And while Devoid of Thought aren’t quite on that same level just yet, the promise and potential is clearly there right from the outset, from the relentless, rolling momentum and nerve-jangling technical twists of the aforementioned “Perennial Dream”, and the doomy, “Incantation-in-space” vibes of “Four Cerulean Ways”, to the absolutely humongous riffs and equally haunting ambience of closer “Stargrave”.

Of course, the centrepiece of the album, the eleven minute “Effigies”, has received a lot of attention already, and for good reason, as it’s a thunderously heavy, disturbingly atmospheric, and impressively ambitious composition which highlights both the band’s unabashed aggression – every riff, every blastbeat, every growl and howl, positively seethes with furious energy – and their ability to infuse their music with an overarching sense of bleak, bordering at times on “blackened”, ambience, in equal measure, while also leaving space for a dash of fret-scorching shred along the way.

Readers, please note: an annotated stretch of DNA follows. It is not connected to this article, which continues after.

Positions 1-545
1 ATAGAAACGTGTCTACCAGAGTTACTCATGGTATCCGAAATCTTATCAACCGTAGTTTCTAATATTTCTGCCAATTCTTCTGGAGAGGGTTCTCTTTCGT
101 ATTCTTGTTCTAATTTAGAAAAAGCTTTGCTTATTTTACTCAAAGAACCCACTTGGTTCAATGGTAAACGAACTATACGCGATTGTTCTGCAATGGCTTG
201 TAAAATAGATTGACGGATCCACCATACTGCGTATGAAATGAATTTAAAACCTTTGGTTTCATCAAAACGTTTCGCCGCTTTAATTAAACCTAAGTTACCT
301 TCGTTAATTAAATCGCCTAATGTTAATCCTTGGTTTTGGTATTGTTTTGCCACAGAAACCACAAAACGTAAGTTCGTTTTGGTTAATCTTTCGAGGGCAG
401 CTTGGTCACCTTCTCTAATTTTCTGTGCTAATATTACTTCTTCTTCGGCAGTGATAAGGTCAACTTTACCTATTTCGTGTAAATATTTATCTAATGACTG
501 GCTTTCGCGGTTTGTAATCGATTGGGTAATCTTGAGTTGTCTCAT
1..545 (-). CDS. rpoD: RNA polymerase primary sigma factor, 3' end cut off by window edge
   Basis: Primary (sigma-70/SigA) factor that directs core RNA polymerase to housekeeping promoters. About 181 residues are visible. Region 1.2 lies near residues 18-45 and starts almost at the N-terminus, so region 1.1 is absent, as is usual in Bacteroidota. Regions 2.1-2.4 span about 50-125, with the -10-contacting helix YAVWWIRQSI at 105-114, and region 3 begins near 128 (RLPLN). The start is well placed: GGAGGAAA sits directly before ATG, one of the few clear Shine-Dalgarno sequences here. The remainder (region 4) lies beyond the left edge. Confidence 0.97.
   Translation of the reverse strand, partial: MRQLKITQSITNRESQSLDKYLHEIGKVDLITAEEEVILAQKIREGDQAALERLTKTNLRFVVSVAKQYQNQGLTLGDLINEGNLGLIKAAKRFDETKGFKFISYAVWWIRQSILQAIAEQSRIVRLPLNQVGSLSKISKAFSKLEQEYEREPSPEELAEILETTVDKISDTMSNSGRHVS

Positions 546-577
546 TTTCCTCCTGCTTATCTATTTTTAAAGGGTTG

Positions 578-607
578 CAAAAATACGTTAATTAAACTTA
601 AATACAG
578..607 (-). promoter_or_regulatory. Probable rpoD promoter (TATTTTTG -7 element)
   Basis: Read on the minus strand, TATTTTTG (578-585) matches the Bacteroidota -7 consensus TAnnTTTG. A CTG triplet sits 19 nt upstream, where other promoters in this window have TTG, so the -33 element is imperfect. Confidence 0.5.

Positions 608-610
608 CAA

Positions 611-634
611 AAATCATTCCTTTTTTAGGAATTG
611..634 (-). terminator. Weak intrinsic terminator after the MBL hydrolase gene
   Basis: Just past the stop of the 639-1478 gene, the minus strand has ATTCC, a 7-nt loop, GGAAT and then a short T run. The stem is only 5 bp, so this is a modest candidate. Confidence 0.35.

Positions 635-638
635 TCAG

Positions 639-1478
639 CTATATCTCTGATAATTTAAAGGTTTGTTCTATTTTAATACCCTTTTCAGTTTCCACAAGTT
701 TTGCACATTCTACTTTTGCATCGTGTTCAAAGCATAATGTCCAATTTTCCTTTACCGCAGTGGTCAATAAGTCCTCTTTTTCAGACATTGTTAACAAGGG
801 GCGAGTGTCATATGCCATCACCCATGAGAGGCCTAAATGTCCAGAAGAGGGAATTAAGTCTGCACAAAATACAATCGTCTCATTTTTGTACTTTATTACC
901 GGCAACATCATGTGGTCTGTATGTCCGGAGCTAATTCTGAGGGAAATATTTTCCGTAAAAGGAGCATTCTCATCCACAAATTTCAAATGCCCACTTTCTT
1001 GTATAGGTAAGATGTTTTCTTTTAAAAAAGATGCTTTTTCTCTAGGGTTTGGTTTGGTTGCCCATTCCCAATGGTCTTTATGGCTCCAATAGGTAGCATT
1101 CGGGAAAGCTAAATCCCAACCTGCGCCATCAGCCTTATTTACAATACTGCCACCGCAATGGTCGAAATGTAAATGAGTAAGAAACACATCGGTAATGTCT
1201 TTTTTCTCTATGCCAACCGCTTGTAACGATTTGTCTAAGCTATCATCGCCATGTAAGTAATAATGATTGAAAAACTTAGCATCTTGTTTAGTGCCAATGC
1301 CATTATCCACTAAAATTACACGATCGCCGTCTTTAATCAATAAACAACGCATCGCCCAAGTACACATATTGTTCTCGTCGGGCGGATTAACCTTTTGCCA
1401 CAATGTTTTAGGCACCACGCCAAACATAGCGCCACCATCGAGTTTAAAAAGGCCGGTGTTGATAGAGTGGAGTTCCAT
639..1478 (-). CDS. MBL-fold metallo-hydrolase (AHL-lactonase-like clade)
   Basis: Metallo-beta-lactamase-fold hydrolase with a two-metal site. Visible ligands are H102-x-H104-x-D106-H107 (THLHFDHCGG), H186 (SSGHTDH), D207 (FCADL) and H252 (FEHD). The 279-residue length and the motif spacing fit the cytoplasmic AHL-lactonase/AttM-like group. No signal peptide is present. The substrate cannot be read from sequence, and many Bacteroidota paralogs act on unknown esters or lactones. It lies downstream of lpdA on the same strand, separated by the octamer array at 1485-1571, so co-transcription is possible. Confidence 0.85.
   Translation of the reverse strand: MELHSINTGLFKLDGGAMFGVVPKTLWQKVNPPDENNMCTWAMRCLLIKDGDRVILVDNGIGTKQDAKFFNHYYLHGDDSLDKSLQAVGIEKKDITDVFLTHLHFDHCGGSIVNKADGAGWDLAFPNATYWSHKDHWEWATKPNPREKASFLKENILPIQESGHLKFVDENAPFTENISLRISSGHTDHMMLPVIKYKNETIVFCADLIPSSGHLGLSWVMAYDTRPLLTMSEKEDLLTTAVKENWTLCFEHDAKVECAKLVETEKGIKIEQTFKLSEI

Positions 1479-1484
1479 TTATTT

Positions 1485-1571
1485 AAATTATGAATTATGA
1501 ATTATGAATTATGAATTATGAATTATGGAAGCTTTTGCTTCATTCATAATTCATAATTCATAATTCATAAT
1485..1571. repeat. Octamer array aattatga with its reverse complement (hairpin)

Outer World Graves isn’t perfect of course – the more overtly, albeit darkly, “melodic” strains of “Sidereal Necrosis” don’t quite hit hit as hard or provide the same level of immersion as the rest of the record (though the second half of the song successfully shifts things in a more sinister, skin-crawling direction that I’d love to have heard more of), nor would I say it’s ever quite able to escape the looming shadow of its various peers and predecessors (though not for lack of trying).

But it’s still a serious and unequivocal statement of intent from a band whose music is clearly not devoid of thought… in fact, I’d go so far as to say that the obvious (and ominous) intellect behind this album means that it’s actually one which rewards careful contemplation and deep deliberation with a subtly mind-altering experience that grows and mutates with every listen.